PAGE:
BoAr:Boston:ParliamentaryGaz

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The Parliamentary Gazetteer’s Summary of Boston, 1843.


BOSTON


A parish, borough, port, and market-town, in the wapentake of Skirbeck, Union of Boston, Parts of Kesteven and Holland, county of Lincoln; 116 miles north of London, and 36 south-east of Lincoln, on the river Witham, which here forms a considerable estuary, though 5 miles from the sea. The Witham flows through the town, and over which an elegant iron-bridge of one arch, 86 feet in span, – after a design by Rennie – was erected in 1804-7 by the corporation, at an expense of £22,000.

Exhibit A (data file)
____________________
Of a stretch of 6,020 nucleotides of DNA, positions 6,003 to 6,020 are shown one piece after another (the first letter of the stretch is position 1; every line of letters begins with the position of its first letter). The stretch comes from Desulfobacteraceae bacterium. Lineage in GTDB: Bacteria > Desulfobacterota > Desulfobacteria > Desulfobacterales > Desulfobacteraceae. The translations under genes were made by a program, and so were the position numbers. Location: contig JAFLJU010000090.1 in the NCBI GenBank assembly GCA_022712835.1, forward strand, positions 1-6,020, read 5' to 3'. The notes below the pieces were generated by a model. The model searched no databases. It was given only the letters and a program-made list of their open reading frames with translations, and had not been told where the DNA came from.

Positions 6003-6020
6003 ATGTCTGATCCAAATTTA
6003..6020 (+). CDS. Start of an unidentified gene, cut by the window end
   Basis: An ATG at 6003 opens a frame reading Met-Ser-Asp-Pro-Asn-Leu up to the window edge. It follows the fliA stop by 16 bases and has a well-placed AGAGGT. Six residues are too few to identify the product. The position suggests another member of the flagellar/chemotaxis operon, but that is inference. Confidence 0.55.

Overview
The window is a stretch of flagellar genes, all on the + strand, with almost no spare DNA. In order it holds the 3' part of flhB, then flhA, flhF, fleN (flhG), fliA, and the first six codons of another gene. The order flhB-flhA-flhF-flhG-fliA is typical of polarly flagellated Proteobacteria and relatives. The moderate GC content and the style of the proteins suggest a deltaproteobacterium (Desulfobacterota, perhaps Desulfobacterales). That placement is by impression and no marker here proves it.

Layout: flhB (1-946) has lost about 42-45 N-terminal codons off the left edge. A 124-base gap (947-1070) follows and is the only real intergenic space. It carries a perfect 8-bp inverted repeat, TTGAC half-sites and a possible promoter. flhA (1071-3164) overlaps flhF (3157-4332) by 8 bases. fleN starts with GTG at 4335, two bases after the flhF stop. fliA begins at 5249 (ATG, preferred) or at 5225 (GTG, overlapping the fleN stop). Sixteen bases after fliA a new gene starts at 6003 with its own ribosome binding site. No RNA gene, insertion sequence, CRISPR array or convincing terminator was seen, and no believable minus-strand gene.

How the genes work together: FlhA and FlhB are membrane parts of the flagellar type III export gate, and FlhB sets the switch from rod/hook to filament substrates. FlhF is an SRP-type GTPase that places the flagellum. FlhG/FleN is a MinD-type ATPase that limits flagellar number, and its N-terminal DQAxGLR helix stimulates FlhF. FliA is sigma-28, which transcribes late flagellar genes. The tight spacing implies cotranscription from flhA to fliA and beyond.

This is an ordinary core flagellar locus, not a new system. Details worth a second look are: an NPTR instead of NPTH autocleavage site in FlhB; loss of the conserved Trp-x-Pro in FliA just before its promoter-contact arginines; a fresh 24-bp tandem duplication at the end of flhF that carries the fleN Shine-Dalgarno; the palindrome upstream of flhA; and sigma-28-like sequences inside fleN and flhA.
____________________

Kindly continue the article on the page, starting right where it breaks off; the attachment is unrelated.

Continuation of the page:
Ecclesiastical affairs.] – The living is a vicarage, on the archd. And dio. of Lincoln; valued at £33 6s. 8d. ; gross income £360 ; recently in the patronage of the corporation. The church is a spacious and elegant structure. The interior is 382 feet in length, and on each side of the chancel there are ranges of stalls. The tower is 262 feet 9 inches in height, and resembles that of the cathedral of Antwerp. It forms a conspicuous landmark for sailors, being visible at sea for 40 miles, and surmounted by an elegant octagonal lantern, which seems designed to have been lighted up at night for a sea-mark. This structure was erected in 1309, and is said to have been founded by Sir John Tilney and his lady, whose effigies are in the church. – The church of St. John has long ago been removed; the burying-ground alone remains. – Boston chapel-of-ease, erected in 1822, is a perpetual curacy, of the yearly value of £100; in the patronage of trustees. The great and small tithes or East Boston, the property of the corporation, were commuted in 1810. All tithes of Fen, West Boston, the property of the mayor and burgesses of the town , were commuted in 1771. – The General and Particular Baptists, Independents, Wesleyan and New Connexion Methodists, Unitarian, the Society of Friends, and Roman Catholics, have places of worship here. The Independent church was formed in 1819; and the New Connexion Methodist in 1827 ; the Primitive Methodist in 1822. The first Baptist church was formed in 1635 ; the second in 1800 ; and the third more recently. A very large Wesleyan Methodist chapel is now in course of erection. – Queen Mary, in 1554, founded a free grammar-school here, now under the direction of the corporation, the master of which receives £100, and the usher £60 per annum. – In 1707, Mr. Laughton founded a school for 25 boys, each of whom, at the age of 14, if apprenticed to a free burgess, is entitled to have a fee of £15 paid for him. The original endowment was £50 per annum. – Here are also a National and a blue-coat school, the latter of which is partly supported by bequests. Besides these, there are 49 daily, and 8 Sunday schools, in this parish. There is a dispensary in the town. Here were an Augustinian friary, founded in 1307, and granted 37o Henry VIII. to the mayor and burgesses of the town; a Dominican monastery, founded prior to the year 1288, granted 32o Henry VIII. to Charles, duke of Suffolk ; a Franciscan monastery, founded by the Easterling merchants, granted 37o Henry VIII. to the mayor and burgesses of the town ; and a Carmelite friary, founded in 1700.